What are these __MACOSX folders I keep seeing in zip files made by people on OSX? Some take as much as 30% of the file.
What program are producing these __MACOSX folder and how can mac users avoid this mistake?
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Apple provides built-in capability to ZIP files in OS X 10.3 and higher, and these files are the result of Apple storing Resource Forks safe manner. You would never see these files running OS X 10.3 or higher, but since Windows and other operating systems do not understand this special form of Resource Forks they will appear as you see them.
Here's a link that explains it pretty well. I suppose it is a bit late to help Yada, but for posterity.
The rest is my opinion:
@nickf: Never seeing these files is not a FEATURE of those OS X versions it is a FLAW.
People produce data, wrap it up, store it on different mediums and so on. They need to know what is needed or what is not needed. Hiding it keeps them in the dark.
The age old bad idea of hiding things from users:
A programmer, concerned with expediency of accomplishing their own work, abuses something in the domain of the end user, to make it easy for themselves.
In this case they stored meta data in the user's data space, they then hid it from the user. They missed the big picture: The user won't become aware of the hidden details. When the user packages their data and ships it somewhere unanticipated by the programmer, missing parts won't get shipped or unknown parts will arrive which neither the user nor the recipient can explain.
Hiding things from the user is bad.
It assumes the user is stupid, when more accurately it is the programmer being stupid, or lazy.
To be clear, this bad habit is not confined to MAC. It is everywhere. It's a consequence of programmers falling in love with their own schemes and vendors prioritizing their own goals ahead of the needs of the end user.
weird smelling programmer droppings emerging from under the rug where they were swept.
Programmers and vendors: Please keep things in the open. When you hide them, you make yourself stupid and the user uninformed.
To answer your final question:
how can mac users avoid this mistake?
macOS users can install a 3rd-party archiving utility like Keka, then tell it to not use Resource Forks, then set it as the default compressor.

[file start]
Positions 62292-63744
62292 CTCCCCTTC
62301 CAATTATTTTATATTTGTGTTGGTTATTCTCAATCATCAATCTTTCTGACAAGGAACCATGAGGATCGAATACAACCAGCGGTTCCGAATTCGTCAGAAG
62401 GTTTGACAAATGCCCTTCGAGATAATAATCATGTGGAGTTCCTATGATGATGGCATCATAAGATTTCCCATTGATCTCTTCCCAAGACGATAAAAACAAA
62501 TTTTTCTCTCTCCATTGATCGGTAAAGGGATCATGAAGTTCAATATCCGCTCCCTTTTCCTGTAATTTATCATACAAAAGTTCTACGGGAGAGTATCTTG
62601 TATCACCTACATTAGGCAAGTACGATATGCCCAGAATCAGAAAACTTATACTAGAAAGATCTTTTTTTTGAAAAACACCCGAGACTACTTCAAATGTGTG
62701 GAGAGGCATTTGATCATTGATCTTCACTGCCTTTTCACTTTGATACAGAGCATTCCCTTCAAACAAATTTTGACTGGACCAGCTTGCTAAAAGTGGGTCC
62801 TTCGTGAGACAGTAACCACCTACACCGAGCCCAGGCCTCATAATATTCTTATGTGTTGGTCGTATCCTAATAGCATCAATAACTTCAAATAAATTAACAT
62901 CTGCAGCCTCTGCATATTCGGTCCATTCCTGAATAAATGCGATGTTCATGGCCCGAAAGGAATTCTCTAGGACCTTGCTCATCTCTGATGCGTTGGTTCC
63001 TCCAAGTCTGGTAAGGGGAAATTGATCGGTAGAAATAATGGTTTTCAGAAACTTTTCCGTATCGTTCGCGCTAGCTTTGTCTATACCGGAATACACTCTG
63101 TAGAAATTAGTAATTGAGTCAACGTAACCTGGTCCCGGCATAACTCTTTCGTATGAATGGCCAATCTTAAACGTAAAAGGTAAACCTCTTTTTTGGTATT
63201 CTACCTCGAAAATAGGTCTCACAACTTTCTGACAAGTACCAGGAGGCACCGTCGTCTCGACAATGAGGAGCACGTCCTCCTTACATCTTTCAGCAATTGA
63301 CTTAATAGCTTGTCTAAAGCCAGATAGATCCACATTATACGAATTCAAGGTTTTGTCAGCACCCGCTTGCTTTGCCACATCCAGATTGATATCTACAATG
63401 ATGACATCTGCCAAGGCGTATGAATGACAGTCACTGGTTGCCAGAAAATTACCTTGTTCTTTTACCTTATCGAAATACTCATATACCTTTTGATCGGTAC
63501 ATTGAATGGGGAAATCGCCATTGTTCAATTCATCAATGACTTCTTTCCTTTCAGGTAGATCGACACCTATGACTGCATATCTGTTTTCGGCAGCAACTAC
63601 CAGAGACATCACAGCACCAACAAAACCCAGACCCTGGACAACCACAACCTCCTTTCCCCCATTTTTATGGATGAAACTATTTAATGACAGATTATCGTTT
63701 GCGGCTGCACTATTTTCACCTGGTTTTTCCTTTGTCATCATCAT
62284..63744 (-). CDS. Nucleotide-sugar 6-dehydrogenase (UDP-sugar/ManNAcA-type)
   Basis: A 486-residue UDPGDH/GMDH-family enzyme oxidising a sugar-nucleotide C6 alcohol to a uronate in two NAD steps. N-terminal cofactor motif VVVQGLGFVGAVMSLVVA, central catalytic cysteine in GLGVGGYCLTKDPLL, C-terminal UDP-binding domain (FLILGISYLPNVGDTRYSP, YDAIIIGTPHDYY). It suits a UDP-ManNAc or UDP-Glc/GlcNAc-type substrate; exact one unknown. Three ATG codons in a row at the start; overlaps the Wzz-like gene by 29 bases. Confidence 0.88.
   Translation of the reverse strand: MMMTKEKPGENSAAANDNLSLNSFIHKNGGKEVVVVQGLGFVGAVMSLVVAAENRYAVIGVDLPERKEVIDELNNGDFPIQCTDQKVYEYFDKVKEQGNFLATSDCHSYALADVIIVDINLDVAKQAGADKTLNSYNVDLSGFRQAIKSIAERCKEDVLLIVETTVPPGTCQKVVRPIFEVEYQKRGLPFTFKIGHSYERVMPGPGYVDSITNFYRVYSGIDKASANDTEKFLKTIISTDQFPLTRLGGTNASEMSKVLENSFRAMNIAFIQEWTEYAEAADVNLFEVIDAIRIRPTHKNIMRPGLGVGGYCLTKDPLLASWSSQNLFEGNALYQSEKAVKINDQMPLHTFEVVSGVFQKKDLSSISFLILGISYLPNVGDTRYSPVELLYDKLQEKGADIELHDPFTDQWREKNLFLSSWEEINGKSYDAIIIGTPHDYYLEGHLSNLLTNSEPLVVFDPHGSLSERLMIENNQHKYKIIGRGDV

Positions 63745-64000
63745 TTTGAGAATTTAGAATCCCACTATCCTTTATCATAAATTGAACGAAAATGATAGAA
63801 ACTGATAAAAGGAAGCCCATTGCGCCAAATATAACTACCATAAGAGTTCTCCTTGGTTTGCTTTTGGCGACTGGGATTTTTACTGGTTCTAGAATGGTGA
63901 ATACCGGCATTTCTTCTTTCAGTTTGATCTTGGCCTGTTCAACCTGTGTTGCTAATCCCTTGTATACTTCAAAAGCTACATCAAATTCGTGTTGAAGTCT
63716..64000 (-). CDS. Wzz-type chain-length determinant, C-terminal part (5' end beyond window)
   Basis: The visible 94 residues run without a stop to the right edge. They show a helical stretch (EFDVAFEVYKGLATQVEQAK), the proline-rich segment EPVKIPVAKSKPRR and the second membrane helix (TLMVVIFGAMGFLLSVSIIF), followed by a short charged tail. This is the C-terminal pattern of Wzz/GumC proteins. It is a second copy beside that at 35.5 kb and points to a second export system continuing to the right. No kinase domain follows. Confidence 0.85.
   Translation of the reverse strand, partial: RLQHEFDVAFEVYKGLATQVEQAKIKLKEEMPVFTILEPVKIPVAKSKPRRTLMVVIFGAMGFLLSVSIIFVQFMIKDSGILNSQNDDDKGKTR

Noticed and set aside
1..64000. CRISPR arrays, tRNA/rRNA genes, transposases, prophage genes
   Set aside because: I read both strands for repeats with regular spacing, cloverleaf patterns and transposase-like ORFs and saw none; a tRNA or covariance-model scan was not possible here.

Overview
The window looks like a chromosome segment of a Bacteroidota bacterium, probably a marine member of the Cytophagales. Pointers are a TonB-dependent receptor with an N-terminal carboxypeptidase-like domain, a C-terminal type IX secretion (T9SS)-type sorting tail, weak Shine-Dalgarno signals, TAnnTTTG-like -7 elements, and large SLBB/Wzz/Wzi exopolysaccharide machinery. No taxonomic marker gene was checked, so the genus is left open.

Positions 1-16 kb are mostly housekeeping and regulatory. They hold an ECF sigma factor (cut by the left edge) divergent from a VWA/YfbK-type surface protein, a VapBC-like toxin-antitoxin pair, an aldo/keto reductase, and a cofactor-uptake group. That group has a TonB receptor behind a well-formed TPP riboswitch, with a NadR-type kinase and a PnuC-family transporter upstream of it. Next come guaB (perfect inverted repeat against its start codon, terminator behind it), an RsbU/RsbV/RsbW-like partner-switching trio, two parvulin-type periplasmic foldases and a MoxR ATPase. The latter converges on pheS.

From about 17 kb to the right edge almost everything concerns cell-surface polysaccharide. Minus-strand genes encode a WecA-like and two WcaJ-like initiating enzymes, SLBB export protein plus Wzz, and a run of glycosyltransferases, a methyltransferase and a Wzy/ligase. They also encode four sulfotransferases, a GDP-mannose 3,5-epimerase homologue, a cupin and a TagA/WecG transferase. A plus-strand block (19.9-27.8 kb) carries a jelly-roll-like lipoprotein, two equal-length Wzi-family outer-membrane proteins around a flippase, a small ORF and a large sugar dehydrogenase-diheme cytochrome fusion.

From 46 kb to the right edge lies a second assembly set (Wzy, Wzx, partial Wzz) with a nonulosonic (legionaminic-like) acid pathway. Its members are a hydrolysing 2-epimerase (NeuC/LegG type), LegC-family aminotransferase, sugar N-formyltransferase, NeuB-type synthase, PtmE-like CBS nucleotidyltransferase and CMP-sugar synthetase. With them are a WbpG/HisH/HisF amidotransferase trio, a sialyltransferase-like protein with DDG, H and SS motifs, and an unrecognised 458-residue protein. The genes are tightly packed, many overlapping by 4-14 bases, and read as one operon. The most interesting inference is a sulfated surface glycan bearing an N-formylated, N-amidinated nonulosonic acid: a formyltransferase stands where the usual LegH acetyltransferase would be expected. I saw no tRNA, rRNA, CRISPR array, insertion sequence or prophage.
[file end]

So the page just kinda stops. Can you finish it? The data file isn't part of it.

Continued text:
What is __MACOSX?
This is a question that comes up a lot, particularly from Windows users. So what the devil is the folder called __MACOSX and what can or should I do with it?
The technical term for what is contained within this curious folder is a resource fork.
__MACOSX, as you may have gathered, will only be created on a Mac. If you’re creating files on Windows, you won’t ever (unintentionally) create these or see them.
However, a common place windows users do see these is in ZIP files that they download or files that they share with Mac users.
Outside of a Mac, they are useless. Depending on who you ask, you may get told that they’re useless fluff wherever they are – a debate that I’m sure will continue to rage on. The point being they do actually have an intended purpose in the OS X operating system.
So, why do Mac Users keep sending them to me if they’re useless?
The answer to this one is that Mac users simply don’t see these folders. Take the ZIP file that you’re looking at and have a look on a Mac a hey presto, just like magic, they’re invisible. And they aren’t the usual type of hidden folder. They’re really hidden! Hence why Mac users won’t remove them from the archive before they distribute.
Can I Delete The __MACOSX folder?
On Windows, absolutely – it’s no good to you at all. Just useless tat taking space up. On Mac, you can’t see it anyway.
The main complaint is that these files can, on occasion, take up massive amounts of space. Usually, they are KB’s so apart from cluttering up your file system and MFT the space they take up isn’t usually of a concern.
Reference: What is __MACOSX?